Microsoft Dynamics 365 Business Central ≠ Microsoft Dynamics NAV

Opinion, by Mark Brummel

Continued from previous posts

My daily driver is a Defender. You tech nerds should know enough but for those of you who don’t, a Land Rover Defender.

It’s 18 years old. I bought it a few months ago after a lot of research. I needed  a car that can carry at least two adults, five kids, preferably more if they bring friends, a dog and luggage.

Mark, where are you going with this?

Some people have a hard time understanding the positioning of NAV vs. Business Central and I am going to use my car to explain this, the way I see it.

Let’s imagine that the Defender is Dynamics NAV and Land Rover is Microsoft.

The Defender has a great heritage. It’s a legendary vehicle that started 70 years ago if you include the Land Rover Series which was the orriginal version starting in 1947. What makes the Defender special is the few changes made to the concept while keeping it updated to modern road standards.

It’s a very flexible car that can be modified and custmized according to your needs. Some modifications however make it hard to move back to where you came from. You can see where I am going right?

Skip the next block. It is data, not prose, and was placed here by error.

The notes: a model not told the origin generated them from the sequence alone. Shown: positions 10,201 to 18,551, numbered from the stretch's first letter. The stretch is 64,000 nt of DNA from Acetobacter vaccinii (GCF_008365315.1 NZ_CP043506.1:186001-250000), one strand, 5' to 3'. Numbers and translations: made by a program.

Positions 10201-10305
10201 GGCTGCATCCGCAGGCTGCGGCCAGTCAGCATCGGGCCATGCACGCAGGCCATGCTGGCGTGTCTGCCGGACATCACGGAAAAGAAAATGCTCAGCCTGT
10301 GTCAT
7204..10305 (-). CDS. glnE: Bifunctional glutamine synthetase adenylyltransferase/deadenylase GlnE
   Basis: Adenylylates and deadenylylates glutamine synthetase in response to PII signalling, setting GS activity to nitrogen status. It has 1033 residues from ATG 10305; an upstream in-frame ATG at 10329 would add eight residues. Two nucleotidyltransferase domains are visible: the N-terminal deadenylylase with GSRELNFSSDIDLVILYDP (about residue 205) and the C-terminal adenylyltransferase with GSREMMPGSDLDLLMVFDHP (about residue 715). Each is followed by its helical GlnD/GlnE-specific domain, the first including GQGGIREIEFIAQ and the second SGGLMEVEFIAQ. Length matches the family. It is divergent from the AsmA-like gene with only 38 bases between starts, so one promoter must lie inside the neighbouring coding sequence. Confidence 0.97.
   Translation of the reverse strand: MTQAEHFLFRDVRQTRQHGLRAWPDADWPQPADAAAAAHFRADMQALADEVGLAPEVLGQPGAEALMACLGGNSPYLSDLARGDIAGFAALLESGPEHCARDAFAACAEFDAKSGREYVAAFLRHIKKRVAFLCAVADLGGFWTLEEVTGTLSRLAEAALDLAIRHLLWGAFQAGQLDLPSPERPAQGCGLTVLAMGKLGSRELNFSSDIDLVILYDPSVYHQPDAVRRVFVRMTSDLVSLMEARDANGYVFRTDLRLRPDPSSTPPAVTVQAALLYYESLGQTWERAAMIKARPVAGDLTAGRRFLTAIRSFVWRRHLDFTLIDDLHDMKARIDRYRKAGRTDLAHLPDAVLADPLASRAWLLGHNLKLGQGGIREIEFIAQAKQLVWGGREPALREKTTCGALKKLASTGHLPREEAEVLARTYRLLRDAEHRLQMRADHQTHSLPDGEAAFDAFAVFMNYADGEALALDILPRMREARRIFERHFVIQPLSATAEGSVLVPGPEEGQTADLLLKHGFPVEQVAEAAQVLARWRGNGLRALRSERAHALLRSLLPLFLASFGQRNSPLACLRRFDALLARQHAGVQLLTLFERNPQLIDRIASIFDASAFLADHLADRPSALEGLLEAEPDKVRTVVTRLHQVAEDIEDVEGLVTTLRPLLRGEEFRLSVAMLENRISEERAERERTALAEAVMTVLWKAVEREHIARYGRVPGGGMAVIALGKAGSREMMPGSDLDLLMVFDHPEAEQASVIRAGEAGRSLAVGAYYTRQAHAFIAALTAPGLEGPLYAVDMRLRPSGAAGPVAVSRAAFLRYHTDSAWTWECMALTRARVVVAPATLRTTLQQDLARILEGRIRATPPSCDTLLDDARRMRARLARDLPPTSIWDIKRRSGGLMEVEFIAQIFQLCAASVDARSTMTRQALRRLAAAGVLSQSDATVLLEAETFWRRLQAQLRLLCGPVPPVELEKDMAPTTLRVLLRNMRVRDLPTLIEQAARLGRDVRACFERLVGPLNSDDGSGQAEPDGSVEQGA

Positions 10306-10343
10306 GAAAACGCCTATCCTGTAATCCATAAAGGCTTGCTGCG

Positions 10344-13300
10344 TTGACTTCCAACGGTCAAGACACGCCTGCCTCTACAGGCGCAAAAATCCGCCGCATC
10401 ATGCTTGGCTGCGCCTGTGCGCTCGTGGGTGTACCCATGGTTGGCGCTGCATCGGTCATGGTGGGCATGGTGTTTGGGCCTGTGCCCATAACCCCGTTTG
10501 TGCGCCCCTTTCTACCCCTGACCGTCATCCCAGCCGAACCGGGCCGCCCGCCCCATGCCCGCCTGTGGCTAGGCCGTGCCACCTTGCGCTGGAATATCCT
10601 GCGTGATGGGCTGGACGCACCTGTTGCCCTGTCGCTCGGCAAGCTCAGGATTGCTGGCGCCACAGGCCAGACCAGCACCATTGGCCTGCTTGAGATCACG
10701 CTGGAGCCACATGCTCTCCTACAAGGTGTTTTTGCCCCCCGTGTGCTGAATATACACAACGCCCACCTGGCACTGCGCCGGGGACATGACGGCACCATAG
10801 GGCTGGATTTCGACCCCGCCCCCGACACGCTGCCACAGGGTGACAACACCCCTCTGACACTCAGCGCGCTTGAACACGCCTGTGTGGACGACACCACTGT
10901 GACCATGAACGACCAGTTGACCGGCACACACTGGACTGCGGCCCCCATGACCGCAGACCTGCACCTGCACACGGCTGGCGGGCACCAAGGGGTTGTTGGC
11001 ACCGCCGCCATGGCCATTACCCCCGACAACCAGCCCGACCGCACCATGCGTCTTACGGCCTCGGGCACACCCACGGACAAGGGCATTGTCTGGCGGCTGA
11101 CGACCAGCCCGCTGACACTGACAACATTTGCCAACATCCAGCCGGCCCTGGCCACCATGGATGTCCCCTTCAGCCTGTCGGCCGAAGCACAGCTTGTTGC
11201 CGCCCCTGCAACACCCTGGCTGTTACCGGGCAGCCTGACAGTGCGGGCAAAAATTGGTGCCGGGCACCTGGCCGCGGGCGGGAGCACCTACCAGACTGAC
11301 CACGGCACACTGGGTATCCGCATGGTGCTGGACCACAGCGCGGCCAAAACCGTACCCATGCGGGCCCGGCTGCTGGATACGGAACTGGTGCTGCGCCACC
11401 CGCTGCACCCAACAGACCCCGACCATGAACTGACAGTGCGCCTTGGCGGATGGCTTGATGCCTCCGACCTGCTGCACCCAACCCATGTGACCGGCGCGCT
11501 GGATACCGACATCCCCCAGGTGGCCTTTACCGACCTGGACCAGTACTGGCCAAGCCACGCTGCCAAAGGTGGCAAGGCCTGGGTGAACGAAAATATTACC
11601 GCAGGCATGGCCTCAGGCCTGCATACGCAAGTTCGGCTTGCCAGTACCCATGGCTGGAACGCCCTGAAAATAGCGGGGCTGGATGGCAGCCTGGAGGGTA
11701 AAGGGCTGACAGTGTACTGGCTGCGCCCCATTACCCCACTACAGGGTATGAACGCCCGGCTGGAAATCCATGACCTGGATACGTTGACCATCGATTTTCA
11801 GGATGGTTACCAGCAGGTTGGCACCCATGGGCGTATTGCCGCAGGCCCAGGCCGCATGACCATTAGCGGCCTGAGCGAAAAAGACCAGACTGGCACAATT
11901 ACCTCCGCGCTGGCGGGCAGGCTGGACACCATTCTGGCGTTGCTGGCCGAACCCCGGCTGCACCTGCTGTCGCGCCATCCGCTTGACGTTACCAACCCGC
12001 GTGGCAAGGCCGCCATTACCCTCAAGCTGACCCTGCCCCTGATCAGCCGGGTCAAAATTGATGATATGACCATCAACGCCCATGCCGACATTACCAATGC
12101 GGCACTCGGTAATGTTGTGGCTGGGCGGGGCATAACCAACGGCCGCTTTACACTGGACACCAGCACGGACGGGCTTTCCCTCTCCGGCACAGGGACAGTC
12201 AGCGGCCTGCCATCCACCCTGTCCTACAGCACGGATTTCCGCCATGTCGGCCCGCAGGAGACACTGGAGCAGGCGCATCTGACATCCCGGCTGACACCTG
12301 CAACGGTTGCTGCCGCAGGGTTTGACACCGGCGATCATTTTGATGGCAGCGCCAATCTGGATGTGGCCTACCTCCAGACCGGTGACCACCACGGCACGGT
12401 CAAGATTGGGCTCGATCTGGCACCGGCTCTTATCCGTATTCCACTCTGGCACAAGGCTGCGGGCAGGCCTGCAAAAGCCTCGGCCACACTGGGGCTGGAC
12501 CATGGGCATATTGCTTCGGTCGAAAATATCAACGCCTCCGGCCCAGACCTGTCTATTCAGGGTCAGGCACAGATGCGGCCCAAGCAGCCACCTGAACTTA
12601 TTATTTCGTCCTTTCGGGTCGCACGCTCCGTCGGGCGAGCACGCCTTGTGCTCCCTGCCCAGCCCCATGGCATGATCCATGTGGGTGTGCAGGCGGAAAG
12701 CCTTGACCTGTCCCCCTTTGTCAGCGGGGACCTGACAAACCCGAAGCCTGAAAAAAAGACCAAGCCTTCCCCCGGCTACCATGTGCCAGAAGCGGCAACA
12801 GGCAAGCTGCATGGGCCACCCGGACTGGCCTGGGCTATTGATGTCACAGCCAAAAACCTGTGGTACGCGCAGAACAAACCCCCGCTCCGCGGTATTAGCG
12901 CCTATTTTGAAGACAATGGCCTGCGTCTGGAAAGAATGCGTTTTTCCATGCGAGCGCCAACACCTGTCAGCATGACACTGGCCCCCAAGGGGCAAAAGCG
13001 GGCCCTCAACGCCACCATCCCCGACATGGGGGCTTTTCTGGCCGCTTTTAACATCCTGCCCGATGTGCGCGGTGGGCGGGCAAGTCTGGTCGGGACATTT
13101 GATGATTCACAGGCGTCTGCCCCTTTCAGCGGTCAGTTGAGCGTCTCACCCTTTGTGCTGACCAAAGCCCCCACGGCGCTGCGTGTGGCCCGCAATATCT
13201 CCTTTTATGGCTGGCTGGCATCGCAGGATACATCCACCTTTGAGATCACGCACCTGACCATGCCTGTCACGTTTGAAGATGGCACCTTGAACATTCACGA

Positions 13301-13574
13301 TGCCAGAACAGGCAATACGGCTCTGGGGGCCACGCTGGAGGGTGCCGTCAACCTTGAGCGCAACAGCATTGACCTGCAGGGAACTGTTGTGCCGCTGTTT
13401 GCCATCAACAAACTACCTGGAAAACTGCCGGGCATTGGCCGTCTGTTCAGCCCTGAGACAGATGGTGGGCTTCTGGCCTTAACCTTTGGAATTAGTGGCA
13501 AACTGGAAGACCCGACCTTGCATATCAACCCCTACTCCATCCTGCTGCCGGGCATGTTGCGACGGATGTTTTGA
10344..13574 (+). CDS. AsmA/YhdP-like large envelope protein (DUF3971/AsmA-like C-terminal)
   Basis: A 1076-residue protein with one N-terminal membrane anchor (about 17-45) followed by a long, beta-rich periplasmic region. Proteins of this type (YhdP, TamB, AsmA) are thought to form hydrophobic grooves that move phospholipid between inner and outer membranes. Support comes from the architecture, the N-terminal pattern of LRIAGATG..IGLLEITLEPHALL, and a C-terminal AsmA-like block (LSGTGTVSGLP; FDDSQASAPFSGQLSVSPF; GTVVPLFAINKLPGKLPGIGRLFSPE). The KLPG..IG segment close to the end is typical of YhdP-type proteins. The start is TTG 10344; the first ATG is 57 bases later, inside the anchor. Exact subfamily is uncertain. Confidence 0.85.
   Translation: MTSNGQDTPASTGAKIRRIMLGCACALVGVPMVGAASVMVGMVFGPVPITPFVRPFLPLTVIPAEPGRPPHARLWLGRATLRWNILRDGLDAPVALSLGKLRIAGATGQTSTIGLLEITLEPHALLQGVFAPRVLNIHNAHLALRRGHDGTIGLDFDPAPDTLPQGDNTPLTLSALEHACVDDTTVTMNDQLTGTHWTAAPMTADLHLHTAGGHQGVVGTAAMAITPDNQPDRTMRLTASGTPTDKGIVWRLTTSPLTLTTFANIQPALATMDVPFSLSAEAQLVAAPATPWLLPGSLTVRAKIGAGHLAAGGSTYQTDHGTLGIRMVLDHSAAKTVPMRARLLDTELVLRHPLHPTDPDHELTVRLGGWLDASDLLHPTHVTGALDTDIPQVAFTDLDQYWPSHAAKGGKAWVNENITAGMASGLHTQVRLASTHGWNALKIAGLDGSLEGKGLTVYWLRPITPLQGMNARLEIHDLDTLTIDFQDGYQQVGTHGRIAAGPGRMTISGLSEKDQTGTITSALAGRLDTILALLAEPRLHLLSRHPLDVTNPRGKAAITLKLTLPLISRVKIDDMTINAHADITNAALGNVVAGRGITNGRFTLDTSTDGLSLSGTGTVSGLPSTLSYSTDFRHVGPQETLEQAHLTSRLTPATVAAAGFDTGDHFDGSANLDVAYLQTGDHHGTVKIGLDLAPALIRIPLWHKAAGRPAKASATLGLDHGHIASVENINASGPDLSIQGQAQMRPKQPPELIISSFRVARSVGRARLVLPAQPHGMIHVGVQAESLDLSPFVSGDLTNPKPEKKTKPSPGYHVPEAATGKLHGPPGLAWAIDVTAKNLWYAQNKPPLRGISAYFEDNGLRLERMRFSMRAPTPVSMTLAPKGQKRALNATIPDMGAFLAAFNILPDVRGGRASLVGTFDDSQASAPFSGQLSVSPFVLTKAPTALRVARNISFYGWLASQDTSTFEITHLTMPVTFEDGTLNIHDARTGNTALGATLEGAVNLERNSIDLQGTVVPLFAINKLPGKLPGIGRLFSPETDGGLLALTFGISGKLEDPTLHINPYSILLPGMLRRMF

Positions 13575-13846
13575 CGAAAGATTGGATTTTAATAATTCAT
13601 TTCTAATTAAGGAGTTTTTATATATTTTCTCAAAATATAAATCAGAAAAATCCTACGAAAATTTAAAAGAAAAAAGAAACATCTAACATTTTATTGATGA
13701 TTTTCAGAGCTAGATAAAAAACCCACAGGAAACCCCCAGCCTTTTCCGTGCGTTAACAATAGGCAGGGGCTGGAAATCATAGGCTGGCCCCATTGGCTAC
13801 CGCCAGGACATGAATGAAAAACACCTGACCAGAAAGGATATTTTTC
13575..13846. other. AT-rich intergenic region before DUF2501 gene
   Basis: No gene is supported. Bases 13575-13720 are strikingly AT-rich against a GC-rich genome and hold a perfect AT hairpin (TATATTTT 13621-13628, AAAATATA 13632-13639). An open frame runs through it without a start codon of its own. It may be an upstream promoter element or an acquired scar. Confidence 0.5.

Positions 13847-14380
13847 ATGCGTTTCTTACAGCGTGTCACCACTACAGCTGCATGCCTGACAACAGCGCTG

You can buy two versions the 90 and 110. Or Business Essentials and Advanced Manufacturing.

It’s not a car for sissies. Don’t buy one if you don’t understand anything about cars. You will get your hands dirty. There are thousands of experts and a strong community. Some experts are so busy you have to book them 18 months in advance (like me). It is however very possible to make simple modifications yourself.

I bought a couple of new seats that I installed myself and I want to change the windows from manual to powerwindows. The back seat is replaced with one from a Iveco Massif which fitted after some small modifications to the chassis.

The frame had some rust and was welded by someone who knows what they are doing.


Let’s compare my Defender to NAV 2009 R2 where you can run both classic and role tailored. Older versions like the 109 Stage One V8 is pure classic and if well maintained they cost a freaking fortune.

The Land Rover Series is the Dos version. Ok? Caprice?

Land Rover updated the Defender in 2004 to what is called the Puma Edition. The price doubled and it came with a nice dash, airconditioning, leather seats, navigation system and a radio that you could actually hear while you were driving. It was updated to match environmental rules. The iconic 5 cylinder 2.5 litre Diesel was replaced by a 2.4 TD4 and more computers were added.

The more advanced cars get the more complex they are to maintain. You need to be more specialized to do troubleshooting.

The Range Rover…

Land Rover did not only build Defenders or Series. The Range Rover was introduced in 1970.

The Range Rover is a more high end vehicle compared to the Defender.